I don’t want to come over all “drinking two litres of water a day will improve your wellbeing” because we’re all familiar with the many things we could be doing for our beloved Wellbeing, whoever she is, and whenever we’re supposed to find the time for her.
But here I go anyway.
I recently took out a mortgage and so now my life is over. I’ve found that I’m able to drastically improve the quality of the end of my life by doing one quite radical thing: actually eating all of the vegetables I buy.
The benefits of taking this important step are clear:
1) Zero expenditure on damp spinach with which to feed the bin.
2) A clean and orderly crisper drawer, devoid of rot and sludge.
3) Positive environmental impact.
4) Regularly experiencing the sensation of being inside a shop and knowing what to buy.
4) Eating vegetables is, so I hear, very good for Wellbeing.
The concept of “fridge foraging” is a popular one on Instagram, but like many things on Instagram, it’s insufferable. I’ve previously seen a fresh jar of lemon verbena harissa appear in one of these, which really seemed to miss the point. Personally, right now, I have a swede and some yoghurt.
But you can work with a swede and some yoghurt. Or even some pedestrian red chilli-based harissa (so passé). And who in the self-care era doesn’t love a clean slate? Go forth, empty your fridge so you can fill it again – be the vegetable fiend you want to see in the world.
Embrace small plates
Letting go of the instinct that your dinner needs to make perfect sense really helps. So what if you douse a cauliflower in tahini dressing and eat it with some Italian braised celery on the side? Mix your cuisines! Introduce tabbouleh to tagliatelle! Pull these dinners together using: bread and butter, a dollop of garlic yoghurt, a fried egg, an avocado.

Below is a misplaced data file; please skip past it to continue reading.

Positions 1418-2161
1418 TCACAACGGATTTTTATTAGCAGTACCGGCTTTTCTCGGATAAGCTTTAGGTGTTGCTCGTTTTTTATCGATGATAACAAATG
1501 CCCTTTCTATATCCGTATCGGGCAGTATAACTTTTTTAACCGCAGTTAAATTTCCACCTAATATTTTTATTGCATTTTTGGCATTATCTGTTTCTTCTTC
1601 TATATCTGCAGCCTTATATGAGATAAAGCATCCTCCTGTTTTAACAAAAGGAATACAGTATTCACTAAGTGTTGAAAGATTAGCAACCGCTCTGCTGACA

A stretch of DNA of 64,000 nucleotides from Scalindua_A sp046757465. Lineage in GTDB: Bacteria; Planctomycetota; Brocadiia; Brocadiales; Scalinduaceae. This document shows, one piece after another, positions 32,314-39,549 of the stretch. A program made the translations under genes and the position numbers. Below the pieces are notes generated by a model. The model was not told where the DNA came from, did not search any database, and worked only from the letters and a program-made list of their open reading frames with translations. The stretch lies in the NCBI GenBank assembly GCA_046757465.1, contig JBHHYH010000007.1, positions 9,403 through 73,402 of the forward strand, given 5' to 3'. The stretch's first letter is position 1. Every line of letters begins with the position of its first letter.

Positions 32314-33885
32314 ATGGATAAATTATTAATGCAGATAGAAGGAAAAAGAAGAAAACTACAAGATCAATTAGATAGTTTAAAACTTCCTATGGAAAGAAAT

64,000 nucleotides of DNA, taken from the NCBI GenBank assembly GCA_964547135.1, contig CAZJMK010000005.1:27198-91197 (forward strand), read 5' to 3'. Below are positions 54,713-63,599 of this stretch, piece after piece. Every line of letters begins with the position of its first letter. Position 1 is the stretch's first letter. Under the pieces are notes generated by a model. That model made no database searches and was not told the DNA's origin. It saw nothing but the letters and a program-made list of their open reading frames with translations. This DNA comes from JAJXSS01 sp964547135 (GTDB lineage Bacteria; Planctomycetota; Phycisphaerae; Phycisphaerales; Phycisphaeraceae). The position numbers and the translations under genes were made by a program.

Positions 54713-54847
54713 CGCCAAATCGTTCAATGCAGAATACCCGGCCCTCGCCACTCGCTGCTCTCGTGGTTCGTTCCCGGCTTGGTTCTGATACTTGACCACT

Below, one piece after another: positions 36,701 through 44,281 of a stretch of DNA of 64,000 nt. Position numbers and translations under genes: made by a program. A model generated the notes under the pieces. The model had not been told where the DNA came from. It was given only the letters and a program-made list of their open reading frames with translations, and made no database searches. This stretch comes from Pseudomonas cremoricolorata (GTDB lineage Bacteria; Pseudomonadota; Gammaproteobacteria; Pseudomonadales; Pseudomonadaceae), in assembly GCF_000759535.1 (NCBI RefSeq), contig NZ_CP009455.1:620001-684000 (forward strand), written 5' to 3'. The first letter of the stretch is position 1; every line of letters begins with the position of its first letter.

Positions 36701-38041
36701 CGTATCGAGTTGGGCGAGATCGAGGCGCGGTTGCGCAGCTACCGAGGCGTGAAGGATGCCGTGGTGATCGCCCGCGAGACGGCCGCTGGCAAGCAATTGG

Clarissa roasts it all
If Yotam Ottolenghi has taught us anything it’s that if you roast any vegetable and toss it with between two and 20 further ingredients, you can call it a salad. This butternut squash salad with red onion, tahini and za’atar is SO Yotam. In this recipe, Anna Jones roasts some unglamorous roots (carrots, beetroot, butternut squash) and then dresses them with a peppy roast garlic pesto. And then, of course, you can chuck in a grain: this farro salad recipe uses up turnips, swedes and leeks.
Things on toast
This approach will truly make a meal of anything. These lemony courgettes on toast are long-time faves of mine. Bon Appetit are very good at dreaming up modern bruschettas; their “new avocado toast” incorporates thinly sliced cucumbers, and this ricotta, kale and mushroom toast is a great autumn-winter feast. Stand by for a Goop link! This pea and ricotta toast is one to keep on file. And Diana Henry’s roasted tomato, hummus and spinach on toast recipe is harissa-optional – phew!
You need a pasta sauce that works with any greens: Rachel Roddy’s got your back, of course – she suggests this ricotta-based sauce works with spinach, radish leaves, leafy sprouting broccoli, chard, rocket, watercress or sorrel. Also, this piece about making pesto out of just about anything should’ve broken the internet by now – it’s monumentally handy.